“CBS Evening News” anchor Norah O’Donnell’s pay package got slashed by more than half this spring amid a brutal round of cost cuts at the third-place network, The Post has learned.
According to insiders, CBS News re-signed the 48-year-old anchor in April with a yearly salary of $3.8 million — down from the previous $8 million — following reports that the network had been casting around for a replacement as O’Donnell’s ratings continue to sag.
CBS execs gave O’Donnell a “low ball” offer during the hard-knuckle negotiations, which they “expected O’Donnell to reject,” according to a source briefed on the talks. When she accepted it, some executives appeared surprised, the source added.
Insiders said O’Donnell’s capitulation came after months of clashes with Neeraj Khemlani, the sharp-elbowed, cost-slashing co-president of CBS News who had been openly looking for a new anchor to replace her during the months before her contract was up in April.
Khemlani reached out to former MSNBC anchor Brian Williams, who turned him down, according to a report from CNN. He also considered NBC’s Craig Melvin and, as reported by The Post, even mulled promoting Tony Dokoupil, her old co-anchor at “CBS Mornings,” to the role.
Insiders said Dokoupil’s candidacy was particularly galling for O’Donnell, as Khemlani in January assigned the 41-year-old morning show host to anchor a special broadcast from from Washington, DC, on the anniversary of the Jan. 6 capitol riots. And shortly after Russia’s invasion of Ukraine, CBS News again set tongues wagging by initially sending Dokoupil instead of O’Donnell to Poland to cover the unfolding war.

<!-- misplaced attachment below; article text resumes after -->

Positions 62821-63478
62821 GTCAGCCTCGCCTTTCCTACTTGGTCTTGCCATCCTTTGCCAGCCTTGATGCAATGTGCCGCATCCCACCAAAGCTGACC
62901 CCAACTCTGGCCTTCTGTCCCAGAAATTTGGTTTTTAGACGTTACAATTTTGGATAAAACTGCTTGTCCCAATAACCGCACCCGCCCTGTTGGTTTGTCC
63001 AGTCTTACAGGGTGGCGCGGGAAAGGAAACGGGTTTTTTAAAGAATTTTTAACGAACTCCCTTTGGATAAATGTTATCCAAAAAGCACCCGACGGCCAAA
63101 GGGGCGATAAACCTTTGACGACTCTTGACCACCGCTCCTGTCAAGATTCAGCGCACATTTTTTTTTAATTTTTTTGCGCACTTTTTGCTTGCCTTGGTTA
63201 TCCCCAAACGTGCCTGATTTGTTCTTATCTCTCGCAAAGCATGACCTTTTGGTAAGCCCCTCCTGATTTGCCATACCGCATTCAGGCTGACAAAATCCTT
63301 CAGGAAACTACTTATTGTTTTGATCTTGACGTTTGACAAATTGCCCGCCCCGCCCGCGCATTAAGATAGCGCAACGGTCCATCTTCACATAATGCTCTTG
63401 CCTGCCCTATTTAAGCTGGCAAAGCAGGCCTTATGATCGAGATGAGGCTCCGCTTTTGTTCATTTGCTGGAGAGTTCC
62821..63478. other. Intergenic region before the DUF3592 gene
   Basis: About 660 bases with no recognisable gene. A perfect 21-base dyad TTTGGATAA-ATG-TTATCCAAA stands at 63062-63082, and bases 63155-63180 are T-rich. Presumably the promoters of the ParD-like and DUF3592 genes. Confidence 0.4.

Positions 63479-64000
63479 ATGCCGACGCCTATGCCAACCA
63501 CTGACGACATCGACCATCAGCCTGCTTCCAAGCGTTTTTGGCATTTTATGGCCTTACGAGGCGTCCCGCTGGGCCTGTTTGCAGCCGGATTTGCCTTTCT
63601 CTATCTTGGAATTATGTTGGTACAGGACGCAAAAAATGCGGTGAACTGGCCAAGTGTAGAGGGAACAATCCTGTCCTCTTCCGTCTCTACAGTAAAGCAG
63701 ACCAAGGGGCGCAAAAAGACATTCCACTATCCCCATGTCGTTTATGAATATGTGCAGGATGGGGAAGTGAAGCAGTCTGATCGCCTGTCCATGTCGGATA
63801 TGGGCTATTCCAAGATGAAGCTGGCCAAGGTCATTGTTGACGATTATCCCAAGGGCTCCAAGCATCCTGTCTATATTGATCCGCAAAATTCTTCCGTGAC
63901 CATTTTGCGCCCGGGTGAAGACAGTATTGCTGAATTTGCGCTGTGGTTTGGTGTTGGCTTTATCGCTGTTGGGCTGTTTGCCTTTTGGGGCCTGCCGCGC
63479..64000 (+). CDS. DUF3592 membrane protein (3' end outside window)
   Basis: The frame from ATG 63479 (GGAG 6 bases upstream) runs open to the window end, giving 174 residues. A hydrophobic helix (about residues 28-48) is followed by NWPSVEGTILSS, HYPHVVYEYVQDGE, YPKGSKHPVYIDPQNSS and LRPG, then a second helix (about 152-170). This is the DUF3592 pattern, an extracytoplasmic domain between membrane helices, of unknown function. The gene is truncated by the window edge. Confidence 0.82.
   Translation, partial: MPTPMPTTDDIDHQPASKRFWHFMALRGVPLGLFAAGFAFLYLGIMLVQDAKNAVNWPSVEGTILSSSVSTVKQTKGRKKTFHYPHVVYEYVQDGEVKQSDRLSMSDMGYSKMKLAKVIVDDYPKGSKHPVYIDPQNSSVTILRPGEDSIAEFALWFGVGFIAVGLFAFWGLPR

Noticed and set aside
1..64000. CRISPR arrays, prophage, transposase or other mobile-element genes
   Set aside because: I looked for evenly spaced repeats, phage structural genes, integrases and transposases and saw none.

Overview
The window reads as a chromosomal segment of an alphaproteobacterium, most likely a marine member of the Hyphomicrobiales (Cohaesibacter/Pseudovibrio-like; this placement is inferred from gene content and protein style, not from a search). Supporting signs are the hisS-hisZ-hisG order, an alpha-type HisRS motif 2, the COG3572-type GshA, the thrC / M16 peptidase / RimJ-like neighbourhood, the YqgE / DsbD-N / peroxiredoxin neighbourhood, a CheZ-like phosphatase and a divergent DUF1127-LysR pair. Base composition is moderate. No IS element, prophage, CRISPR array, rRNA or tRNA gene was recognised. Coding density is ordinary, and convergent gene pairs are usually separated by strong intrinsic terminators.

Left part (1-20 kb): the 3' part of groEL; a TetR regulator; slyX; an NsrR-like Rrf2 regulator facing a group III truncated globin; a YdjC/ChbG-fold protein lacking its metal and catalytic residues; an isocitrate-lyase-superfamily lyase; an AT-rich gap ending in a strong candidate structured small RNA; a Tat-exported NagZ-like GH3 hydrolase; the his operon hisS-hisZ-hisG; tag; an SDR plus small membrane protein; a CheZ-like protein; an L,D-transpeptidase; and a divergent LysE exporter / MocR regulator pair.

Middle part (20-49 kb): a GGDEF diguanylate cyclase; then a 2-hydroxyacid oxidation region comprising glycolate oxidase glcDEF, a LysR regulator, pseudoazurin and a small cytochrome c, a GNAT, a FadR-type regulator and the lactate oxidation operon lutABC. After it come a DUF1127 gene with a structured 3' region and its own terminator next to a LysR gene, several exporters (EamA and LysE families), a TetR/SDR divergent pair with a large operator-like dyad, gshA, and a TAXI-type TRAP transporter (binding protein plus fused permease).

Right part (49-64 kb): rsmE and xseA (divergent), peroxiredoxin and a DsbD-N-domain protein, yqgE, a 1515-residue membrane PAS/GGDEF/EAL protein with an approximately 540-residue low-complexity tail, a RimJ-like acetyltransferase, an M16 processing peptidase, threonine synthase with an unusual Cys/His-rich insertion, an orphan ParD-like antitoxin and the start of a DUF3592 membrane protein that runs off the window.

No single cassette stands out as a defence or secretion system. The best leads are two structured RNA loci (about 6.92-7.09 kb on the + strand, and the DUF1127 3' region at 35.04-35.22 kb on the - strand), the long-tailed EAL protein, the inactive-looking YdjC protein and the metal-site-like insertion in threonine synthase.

A spokesperson for CBS News denied Khemlani was seeking to dump O’Donnell.
“Wrong again. Neeraj led the effort to retain and re-sign about a dozen of our biggest anchors and correspondents over the last year including Norah O’Donnell and Gayle King — and recruited a few new ones like Nate Burleson and Robert Costa,” the spokesperson said.
“While there are huge prime time openings elsewhere in the News industry, CBS News has the No. 1 news broadcasts and finished the season with multiple shows including morning and evenings in their most competitive position ever. Apparently, the more false stories the NY Post writes, the better things go for CBS News.”
However, sources said the thinly veiled job search damaged O’Donnell’s reputation and infuriated her team. Tensions rose so high that her agent, UTA co-president Jay Sures, went over Khemlani’s head to negotiate her contract with CBS CEO George Cheeks and Shari Redstone, the chairwoman of CBS parent Paramount Global, sources said.
According to one well-placed source, O’Donnell had been “telling everybody how close she’d gotten to Redstone” during the contract negotiations.
Meanwhile, it is rumored that O’Donnell’s camp leaked to the press that Sures had reached out to incoming CNN boss Chris Licht about hiring the anchor. The Daily Beast reported earlier this month that Sures’ attempt was “rebuffed” because Licht “could not negotiate before his start date” on May 2.
A source close to CNN, however, told The Post that O’Donnell was “never under consideration” to join the network. A second source added that the power grab “annoyed” Licht, with a third noting that Licht, who previously worked with O’Donnell when she co-anchored CBS’ morning show, was adamant that the exec would not want to “reunite” with the “difficult” anchor. Reps for Licht and CNN did not return requests for comment.